Last night, Philadelphia Eagles quarterback Nick Foles delivered one of the most spectacular Super Bowl performances of all time. And he did it while facing the NFL's version of Goliath: the New England Patriots.

Foles wasn't even supposed to be in this position. He  took over as the Eagles' quarterback by default after starting quarterback Carson Wentz went down less than two months ago with a torn ACL, an event that many thought would end Philadelphia's stellar season. After Foles strung together a couple of good games (and a couple of mediocre ones), he proceeded not only to lead his team to the Super Bowl, but to outduel arguably the greatest quarterback of all time in the process.

As Foles stood for his interview as Super Bowl MVP, he could have told us that he knew all along he would make it here. He could have told us how he deserved to be on this stage, and that he never lost belief in himself, or doubted his abilities.

He could have told us that, but he didn't. Because as he knew more than anyone, those things wouldn't be true.

Instead, Foles reminded us that as recently as a couple of years ago, he almost gave up on football. As he shared his struggle, he was calm and collected--an image he projected throughout the previous few hours, from warm-ups to his outstanding performance. (Foles's teammates would cite his poise under pressure as a major strength--and one of the reasons behind their underdog victory.)

Foles then taught a major lesson in leadership, brilliantly captured in a few, short words:

"I think the big thing that helped me was knowing that I didn't have to be Superman. I have amazing teammates, amazing coaches around me. And all I had to do was just go play as hard as I could, and play for one another, and play for those guys."

The thing is, Foles did play like Superman. He threw his passes with remarkable precision, often times hitting the only spot on the field that his receivers could pull them in without interference from opposing players. Down by one late in the game, he showed no nerves while orchestrating a "Bradyesque" fourth-quarter drive that resulted in a touchdown. Foles even became the first player ever to both throw and receive a touchdown pass in the Super Bowl, when he completed a play that looked remarkably similar to one Brady and the Patriots failed to execute just a few minutes earlier.

But despite these feats, Foles managed to display poise and humility. In just a few, short sentences, he captured much of what great leadership is about.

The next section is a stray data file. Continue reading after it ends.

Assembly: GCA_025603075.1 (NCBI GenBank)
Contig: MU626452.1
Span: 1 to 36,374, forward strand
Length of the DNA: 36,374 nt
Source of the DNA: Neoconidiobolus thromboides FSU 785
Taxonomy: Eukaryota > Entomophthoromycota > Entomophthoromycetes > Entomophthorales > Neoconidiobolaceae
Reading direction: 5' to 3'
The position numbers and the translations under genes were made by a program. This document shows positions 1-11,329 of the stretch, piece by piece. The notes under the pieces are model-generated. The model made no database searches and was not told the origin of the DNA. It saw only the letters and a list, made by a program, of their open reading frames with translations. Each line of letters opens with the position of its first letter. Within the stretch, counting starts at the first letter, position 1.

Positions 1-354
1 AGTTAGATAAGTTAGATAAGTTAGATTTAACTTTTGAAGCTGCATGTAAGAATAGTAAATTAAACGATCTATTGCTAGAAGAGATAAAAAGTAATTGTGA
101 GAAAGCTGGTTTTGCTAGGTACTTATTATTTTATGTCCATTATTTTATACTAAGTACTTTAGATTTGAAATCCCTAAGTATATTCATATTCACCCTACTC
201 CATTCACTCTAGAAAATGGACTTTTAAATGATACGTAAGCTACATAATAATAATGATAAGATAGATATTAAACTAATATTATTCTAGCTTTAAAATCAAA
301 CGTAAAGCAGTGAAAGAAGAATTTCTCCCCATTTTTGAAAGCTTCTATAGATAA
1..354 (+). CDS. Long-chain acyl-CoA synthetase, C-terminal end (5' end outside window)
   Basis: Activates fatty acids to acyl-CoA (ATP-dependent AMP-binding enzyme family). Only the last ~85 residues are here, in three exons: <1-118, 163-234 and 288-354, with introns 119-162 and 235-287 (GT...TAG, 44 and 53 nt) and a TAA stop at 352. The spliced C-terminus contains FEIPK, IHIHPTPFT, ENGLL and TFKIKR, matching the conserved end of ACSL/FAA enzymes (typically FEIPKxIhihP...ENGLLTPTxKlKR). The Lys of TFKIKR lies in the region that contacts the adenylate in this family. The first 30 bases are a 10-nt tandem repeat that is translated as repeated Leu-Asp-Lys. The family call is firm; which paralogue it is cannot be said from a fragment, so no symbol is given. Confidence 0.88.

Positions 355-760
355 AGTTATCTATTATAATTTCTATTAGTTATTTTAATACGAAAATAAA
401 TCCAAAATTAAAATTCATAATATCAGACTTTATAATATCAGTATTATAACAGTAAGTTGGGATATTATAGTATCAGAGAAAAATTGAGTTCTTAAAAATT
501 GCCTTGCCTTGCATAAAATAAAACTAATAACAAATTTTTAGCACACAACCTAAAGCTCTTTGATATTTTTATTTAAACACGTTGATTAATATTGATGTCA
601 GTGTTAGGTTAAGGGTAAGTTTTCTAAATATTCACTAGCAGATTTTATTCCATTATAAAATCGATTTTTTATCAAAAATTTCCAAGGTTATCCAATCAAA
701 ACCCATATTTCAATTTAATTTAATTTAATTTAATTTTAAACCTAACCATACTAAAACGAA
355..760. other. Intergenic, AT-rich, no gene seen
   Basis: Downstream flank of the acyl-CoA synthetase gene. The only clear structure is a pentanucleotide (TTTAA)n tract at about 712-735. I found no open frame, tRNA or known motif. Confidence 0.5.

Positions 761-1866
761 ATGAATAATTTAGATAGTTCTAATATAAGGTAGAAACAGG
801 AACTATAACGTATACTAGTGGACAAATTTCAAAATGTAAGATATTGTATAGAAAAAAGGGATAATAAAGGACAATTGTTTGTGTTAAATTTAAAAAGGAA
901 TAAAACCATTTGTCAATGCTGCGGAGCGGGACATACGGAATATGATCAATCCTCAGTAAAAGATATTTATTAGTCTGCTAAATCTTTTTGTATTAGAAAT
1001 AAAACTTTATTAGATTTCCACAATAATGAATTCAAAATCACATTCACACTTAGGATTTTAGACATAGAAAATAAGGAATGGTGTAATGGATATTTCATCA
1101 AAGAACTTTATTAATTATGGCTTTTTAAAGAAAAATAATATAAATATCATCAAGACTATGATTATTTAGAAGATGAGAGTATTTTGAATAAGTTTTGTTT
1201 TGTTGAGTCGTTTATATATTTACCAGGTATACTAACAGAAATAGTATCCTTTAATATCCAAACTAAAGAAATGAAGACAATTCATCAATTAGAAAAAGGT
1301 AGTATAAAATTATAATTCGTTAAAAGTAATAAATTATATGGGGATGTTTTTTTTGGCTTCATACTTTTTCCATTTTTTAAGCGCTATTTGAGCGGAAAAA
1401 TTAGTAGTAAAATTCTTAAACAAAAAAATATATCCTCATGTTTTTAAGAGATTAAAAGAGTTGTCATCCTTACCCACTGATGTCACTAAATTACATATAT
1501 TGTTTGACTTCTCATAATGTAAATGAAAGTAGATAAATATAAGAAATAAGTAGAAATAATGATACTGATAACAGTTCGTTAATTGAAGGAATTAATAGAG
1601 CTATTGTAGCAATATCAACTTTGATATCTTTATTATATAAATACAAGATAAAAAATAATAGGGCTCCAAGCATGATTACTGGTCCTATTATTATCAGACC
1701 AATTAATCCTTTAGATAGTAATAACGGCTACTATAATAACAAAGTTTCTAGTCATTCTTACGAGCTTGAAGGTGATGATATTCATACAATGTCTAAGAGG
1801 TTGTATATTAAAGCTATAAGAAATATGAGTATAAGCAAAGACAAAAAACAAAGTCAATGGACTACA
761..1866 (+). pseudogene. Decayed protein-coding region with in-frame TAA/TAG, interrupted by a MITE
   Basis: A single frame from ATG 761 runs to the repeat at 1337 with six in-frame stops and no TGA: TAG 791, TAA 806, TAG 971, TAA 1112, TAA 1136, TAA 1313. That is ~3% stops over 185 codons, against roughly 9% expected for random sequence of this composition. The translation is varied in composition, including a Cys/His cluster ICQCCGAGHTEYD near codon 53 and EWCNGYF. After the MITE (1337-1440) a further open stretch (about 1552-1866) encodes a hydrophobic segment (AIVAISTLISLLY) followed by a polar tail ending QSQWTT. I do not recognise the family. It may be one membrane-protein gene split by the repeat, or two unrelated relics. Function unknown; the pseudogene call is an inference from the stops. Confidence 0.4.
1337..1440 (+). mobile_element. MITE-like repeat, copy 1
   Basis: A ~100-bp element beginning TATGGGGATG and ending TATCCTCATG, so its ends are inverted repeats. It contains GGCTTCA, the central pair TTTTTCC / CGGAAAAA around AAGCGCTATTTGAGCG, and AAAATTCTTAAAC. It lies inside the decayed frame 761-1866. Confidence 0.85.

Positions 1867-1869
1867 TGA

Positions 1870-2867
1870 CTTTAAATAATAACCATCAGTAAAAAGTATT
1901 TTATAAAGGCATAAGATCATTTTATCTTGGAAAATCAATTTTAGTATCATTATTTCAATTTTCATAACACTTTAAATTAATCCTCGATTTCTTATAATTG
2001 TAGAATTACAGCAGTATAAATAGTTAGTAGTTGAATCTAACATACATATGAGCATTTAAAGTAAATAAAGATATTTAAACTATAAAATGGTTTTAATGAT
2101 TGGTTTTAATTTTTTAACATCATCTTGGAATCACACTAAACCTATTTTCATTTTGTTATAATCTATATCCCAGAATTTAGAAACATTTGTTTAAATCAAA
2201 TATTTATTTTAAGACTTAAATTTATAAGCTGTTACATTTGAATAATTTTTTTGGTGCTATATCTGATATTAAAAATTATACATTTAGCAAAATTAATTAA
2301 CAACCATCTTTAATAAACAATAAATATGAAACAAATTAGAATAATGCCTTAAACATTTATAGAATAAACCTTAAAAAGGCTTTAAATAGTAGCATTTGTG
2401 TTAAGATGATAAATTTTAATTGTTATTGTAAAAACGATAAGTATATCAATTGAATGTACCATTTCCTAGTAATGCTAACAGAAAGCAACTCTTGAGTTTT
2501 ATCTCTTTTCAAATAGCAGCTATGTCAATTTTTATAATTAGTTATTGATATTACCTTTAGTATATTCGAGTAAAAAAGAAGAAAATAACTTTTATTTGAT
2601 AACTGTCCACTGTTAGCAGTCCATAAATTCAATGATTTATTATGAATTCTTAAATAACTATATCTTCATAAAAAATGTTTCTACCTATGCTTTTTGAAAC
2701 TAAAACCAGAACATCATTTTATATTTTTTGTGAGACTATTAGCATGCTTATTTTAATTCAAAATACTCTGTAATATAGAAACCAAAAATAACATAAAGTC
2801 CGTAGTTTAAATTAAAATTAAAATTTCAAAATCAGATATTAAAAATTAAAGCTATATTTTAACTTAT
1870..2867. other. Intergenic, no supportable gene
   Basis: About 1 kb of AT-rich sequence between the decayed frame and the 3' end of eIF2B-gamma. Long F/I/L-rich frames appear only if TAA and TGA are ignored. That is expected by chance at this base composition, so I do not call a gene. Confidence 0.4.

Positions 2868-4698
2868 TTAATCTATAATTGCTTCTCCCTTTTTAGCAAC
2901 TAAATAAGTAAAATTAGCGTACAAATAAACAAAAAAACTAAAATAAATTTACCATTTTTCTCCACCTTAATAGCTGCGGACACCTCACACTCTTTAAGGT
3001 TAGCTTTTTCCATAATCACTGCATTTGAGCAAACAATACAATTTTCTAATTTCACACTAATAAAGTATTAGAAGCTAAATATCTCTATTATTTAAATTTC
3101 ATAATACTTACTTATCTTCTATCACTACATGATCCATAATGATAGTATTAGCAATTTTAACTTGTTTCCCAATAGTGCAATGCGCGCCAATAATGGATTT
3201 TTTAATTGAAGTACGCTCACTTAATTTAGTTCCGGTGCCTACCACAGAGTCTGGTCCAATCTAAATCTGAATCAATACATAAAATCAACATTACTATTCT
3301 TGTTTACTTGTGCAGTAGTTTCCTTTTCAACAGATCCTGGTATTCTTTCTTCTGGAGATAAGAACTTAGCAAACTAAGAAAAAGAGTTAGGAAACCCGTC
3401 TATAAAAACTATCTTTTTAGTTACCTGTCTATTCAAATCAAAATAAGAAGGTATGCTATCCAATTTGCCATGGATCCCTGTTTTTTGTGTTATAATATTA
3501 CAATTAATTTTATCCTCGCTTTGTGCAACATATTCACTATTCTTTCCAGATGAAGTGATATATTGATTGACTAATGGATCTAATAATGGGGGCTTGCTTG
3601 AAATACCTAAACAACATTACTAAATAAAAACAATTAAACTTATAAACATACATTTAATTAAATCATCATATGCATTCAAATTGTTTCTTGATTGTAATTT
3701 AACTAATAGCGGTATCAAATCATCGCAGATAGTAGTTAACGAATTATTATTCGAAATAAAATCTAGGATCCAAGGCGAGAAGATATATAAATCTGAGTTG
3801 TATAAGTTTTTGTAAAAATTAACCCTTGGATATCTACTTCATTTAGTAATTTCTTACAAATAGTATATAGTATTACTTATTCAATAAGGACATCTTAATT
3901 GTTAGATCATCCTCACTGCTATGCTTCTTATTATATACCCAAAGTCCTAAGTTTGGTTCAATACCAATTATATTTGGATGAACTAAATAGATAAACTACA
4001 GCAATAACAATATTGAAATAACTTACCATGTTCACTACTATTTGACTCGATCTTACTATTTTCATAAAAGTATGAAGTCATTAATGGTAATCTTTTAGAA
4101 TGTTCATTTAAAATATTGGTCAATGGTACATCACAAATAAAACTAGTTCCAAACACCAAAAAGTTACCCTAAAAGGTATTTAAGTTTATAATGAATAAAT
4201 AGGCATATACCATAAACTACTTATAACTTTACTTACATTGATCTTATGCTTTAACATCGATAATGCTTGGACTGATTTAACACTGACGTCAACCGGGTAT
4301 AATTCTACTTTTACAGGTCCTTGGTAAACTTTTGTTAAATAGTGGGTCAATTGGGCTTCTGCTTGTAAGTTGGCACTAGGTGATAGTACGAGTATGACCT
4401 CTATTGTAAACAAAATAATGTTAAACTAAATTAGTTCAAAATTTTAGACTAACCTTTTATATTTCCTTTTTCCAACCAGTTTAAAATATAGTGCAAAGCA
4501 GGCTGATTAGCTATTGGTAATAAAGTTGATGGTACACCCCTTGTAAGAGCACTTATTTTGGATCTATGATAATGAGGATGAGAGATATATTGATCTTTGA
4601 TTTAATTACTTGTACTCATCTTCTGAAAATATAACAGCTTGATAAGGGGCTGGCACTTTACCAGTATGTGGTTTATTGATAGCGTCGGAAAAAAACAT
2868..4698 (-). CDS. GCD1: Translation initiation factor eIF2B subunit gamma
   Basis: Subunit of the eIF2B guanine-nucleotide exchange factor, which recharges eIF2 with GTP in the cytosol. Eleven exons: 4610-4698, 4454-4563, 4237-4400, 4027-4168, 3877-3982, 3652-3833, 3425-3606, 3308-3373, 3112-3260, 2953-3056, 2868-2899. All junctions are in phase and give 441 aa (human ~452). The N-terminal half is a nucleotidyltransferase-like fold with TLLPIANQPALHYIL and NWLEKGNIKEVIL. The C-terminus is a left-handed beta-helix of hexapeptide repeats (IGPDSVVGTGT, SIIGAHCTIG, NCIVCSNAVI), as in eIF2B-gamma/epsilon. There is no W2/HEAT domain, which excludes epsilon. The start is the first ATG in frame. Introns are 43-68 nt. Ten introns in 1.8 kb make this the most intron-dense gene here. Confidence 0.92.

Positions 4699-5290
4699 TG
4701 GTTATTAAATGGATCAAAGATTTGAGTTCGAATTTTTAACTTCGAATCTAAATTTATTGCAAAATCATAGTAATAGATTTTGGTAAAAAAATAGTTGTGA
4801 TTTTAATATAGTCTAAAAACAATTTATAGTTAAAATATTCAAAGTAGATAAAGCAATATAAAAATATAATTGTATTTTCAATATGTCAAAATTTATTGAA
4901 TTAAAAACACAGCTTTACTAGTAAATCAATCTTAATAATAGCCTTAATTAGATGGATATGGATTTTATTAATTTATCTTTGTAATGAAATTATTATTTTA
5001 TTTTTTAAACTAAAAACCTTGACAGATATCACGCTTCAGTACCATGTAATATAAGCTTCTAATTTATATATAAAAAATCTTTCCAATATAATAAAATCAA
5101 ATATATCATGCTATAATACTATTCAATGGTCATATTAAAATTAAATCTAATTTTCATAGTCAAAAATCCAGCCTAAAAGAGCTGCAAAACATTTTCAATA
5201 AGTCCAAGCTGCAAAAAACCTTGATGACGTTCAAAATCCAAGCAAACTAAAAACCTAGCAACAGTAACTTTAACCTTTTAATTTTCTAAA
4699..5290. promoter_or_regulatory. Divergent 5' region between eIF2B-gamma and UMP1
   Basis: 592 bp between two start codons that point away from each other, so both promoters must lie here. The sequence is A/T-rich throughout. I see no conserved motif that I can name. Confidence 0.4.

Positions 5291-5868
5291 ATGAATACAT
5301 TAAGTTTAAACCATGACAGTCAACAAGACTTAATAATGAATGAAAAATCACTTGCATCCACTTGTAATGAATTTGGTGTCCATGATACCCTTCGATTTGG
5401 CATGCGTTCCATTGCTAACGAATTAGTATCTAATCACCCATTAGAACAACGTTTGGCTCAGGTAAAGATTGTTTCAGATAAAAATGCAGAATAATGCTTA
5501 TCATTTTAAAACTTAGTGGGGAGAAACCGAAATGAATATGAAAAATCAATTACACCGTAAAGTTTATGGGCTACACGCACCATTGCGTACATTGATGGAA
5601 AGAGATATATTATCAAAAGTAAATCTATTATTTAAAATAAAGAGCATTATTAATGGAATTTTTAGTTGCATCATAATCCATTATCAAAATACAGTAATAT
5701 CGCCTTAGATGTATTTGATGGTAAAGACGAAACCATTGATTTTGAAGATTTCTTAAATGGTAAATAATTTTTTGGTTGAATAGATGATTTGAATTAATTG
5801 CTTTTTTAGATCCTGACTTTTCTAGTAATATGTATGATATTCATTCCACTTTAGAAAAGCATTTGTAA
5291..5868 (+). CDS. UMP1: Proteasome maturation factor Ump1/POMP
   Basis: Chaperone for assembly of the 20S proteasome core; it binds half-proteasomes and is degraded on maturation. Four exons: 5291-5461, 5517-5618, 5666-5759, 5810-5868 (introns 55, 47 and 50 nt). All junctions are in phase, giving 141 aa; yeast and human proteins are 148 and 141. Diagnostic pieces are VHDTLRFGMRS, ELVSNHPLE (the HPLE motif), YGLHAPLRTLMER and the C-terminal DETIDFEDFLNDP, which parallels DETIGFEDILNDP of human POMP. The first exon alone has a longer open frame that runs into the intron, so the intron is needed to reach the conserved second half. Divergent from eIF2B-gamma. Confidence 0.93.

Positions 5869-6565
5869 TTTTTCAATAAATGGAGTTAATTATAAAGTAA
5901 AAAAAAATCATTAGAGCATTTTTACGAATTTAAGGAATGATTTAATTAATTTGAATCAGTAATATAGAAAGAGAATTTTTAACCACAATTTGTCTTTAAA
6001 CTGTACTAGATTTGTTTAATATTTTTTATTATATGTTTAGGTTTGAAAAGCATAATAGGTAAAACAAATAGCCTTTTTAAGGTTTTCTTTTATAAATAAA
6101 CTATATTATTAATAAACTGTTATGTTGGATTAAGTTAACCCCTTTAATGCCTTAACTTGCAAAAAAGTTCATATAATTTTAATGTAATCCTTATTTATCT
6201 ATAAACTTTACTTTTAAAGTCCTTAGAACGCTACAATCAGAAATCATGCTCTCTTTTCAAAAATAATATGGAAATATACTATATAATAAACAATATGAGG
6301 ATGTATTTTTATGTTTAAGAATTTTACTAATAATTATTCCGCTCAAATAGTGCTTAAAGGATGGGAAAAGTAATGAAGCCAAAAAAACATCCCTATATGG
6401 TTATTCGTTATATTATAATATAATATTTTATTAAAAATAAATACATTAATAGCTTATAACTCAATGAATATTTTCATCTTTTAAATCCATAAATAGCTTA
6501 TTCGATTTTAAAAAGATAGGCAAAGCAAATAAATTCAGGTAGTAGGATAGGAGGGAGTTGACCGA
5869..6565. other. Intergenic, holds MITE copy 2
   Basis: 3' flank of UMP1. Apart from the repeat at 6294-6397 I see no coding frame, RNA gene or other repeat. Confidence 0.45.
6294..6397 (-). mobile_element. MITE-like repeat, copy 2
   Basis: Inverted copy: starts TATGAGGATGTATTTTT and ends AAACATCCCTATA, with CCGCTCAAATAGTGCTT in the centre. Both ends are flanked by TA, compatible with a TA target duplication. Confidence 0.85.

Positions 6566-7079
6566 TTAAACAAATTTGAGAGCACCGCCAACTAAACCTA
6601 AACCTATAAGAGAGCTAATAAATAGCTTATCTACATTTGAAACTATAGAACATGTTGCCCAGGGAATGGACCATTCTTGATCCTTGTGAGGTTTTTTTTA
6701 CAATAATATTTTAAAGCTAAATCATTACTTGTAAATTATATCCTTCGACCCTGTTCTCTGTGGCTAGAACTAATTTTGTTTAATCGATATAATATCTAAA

Defining leadership

Nowadays, too many people are focused on "becoming a leader." They play office politics in an attempt to win a management position. They hire PR firms or focus on marketing and "branding" to establish a name for themselves, so others will think they're important and hear what they have to say.

But as Foles so beautifully demonstrated over the past several weeks, true leadership isn't about position, or trying to get others to follow you.

Rather, true leadership is about action: It's putting your head down, going to work, and trying to lift up those around you. That's what inspires others to follow because they want to, not because they have to.

Despite putting on a performance for the ages, Foles recognized that football is a team game.

There is no Super Bowl win without the protection of his front line.

There is no Super Bowl win without the amazing play-calling of Eagles head coach Doug Pederson.

There is no Super Bowl win without the defense that forced Tom Brady to fumble in crunch time, those final minutes when New England's favorite footballer typically plays with the laser focus of a machine, programmed to dash the dreams of hopeful opponents, much as he did last year.

Foles recognized all of this. He knew that great teams aren't only about who's on your team, but about how the team works together. By showing humility, setting the example, and praising his teammates, Foles demonstrated emotional intelligence. In doing so, he inspired trust--the deep, long-lasting trust that requires connecting with others on an emotional level.

That's the lesson Nick Foles taught us over the past several weeks, and the lesson he reminded us of last night, as he stood before the podium reserved for the newest Super Bowl MVP--a place no one ever predicted he would be, perhaps not even he himself.

But that's exactly where Foles deserved to be. A reward for putting his head down, going to work, and trying his best to lift up those around him.

Now, that's what I call leadership.